As most of my mini adventures start, this one started with: what do you want to do? We have a Japanese Tea Garden here that is only open as long as the weather is not broiling hot. The last time I went, there was a beautiful exhibit featuring kimonos. This time the kimonos were replaced with scrolls. They were old, well preserved, and full of magic. As witches we know words, written and spoken, have power. These were well empowered over time, many eyes have fallen upon them and have taken in their beauty in shape and meaning and walked away with thoughts implanted within them from a different space and time. I know I did.
Winter was still shaping the garden, many of the trees and branches were still bare waiting for warmer air to bud out their new leaves, only the evergreens were brash enough to withstand the cold and hold onto their color. Myrtle was the first to catch my attention. I had to brush my hand through it and smell the scent left behind to be sure of her identity. The pomegranate was bare and brambly with dried pods left over from autumn’s harvest; some still on their branches, others dropped onto the ground to rot into new trees. A bamboo mini forest in the back and a crooked spirit bridge made me linger just to soak up the green peace that permeated the area.
All of this was magic enough for me, but there was an extra surprise. They were actually allowing guests to feed the koi. I spent lots of time in front of the koi on my last visit. This time, someone had courteously placed a bench, which I promptly ignored. I wanted to sit on the deck closer to the water, closer to the fish as I dropped nibblets of food on to the water’s surface. It was a moment I knew something was happening and a moment I didn’t try to analyze while in it. I just wanted to watch the fish break the surface of the water to get their treats.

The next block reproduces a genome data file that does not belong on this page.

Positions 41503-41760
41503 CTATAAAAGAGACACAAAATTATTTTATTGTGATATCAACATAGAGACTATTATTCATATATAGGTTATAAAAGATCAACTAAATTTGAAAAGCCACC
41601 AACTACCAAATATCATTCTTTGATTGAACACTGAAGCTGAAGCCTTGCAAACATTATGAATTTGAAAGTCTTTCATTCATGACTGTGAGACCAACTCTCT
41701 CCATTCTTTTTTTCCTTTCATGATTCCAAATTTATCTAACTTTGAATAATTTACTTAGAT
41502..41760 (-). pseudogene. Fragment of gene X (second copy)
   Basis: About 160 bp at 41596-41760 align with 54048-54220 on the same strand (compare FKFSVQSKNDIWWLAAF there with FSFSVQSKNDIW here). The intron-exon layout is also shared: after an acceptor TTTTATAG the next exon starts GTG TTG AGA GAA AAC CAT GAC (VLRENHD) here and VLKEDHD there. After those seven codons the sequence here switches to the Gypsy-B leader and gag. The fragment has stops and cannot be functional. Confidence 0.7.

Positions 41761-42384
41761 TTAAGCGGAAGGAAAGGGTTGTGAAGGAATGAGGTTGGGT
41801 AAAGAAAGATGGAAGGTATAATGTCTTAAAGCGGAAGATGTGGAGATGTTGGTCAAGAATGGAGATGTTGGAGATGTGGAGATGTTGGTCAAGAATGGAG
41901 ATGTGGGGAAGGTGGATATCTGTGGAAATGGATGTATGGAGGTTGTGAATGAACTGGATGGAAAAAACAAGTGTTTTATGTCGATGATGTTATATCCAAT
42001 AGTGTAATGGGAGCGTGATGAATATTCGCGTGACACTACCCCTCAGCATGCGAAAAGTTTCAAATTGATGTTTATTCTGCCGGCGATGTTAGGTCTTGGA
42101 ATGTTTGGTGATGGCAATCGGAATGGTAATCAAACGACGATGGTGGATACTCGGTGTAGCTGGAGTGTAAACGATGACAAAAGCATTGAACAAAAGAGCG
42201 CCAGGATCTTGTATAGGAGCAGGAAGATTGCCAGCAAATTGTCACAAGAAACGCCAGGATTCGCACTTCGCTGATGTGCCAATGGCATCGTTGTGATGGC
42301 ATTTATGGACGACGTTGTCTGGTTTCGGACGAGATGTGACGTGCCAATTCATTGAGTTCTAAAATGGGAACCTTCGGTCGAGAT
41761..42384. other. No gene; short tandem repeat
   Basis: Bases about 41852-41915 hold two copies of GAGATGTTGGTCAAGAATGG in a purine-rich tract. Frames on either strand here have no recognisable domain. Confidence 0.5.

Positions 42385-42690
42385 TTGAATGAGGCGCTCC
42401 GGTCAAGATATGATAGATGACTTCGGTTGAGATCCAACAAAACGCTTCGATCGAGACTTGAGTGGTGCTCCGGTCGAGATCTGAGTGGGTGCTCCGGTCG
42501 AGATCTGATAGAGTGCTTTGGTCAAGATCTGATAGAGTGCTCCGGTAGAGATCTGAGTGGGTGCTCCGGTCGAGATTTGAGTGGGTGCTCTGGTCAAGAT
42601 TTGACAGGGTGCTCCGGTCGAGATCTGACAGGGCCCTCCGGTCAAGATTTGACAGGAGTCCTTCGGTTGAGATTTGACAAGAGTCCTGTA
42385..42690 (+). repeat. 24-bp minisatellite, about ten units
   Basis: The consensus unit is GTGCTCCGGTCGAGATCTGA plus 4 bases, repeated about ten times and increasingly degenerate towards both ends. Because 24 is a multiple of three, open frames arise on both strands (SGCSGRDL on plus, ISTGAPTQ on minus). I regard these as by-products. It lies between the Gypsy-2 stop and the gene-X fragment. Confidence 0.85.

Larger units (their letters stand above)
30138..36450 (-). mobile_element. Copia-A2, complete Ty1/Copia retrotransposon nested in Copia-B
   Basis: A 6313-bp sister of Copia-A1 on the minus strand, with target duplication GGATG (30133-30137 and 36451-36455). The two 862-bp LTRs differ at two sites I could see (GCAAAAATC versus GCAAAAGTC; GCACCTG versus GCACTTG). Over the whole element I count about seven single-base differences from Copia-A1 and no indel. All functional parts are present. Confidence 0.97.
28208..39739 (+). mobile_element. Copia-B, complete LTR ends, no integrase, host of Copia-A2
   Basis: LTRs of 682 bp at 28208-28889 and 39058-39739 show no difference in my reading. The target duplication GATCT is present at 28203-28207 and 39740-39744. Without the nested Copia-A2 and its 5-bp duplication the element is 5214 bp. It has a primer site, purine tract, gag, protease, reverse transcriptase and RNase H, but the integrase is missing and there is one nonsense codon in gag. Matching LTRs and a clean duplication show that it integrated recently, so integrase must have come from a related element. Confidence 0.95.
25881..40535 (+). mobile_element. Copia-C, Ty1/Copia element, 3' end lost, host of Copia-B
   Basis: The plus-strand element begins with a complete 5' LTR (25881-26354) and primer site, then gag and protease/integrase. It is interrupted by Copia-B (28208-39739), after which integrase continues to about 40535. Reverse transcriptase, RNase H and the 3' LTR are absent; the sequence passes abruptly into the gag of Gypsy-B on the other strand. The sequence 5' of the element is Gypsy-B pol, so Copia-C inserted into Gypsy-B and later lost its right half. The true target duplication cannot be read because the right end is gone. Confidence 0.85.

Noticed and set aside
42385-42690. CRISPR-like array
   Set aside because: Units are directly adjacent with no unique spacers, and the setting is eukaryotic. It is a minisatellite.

Coming home, the question was asked: why are koi fish lucky??? I didn’t have an immediate answer come to mind. I knew very little about koi in that moment: ok google. . . As it turns out, feeding koi fish was probably one of the best pieces of magic I could have been doing. According to mythology the koi that swims upstream and reaches the Yellow River will turn into a dragon in Chinese lore. The Japanese think that koi will eventually evolve into a dragon, either way being a koi leads you to being a dragon.
Koi are respected because they swim against the stream. They are ceaseless in their motion. They overcome adversity with this motion, always forward and never just going along to get along. Which is probably why they are also symbols of courage and strength. There is also a break down of what certain colors of koi bring energetically, but I think I got what I needed in the moment. I was feeding little dragons to be.
If koi represent longevity, strength, spirituality and wisdom, then feeding them, and thus yourself, is certainly good luck. I love surprise magic! So the next time you find yourself on a mini adventure and you find everything to be hyper-crisp and sends a tingle through you, you may be finding yourself in surprise magic. Enjoy the moment; soak it in. . . research later. Good company welcome.
I don’t know precisely what was cast in the moment, sometimes I find that the Amakua and Unihipili have something in mind and just by pass the Uhane ( because the Uhane just asks way too many questions and insists that things make sense. . . ) pffft! I guess time will tell what is to come of that moment.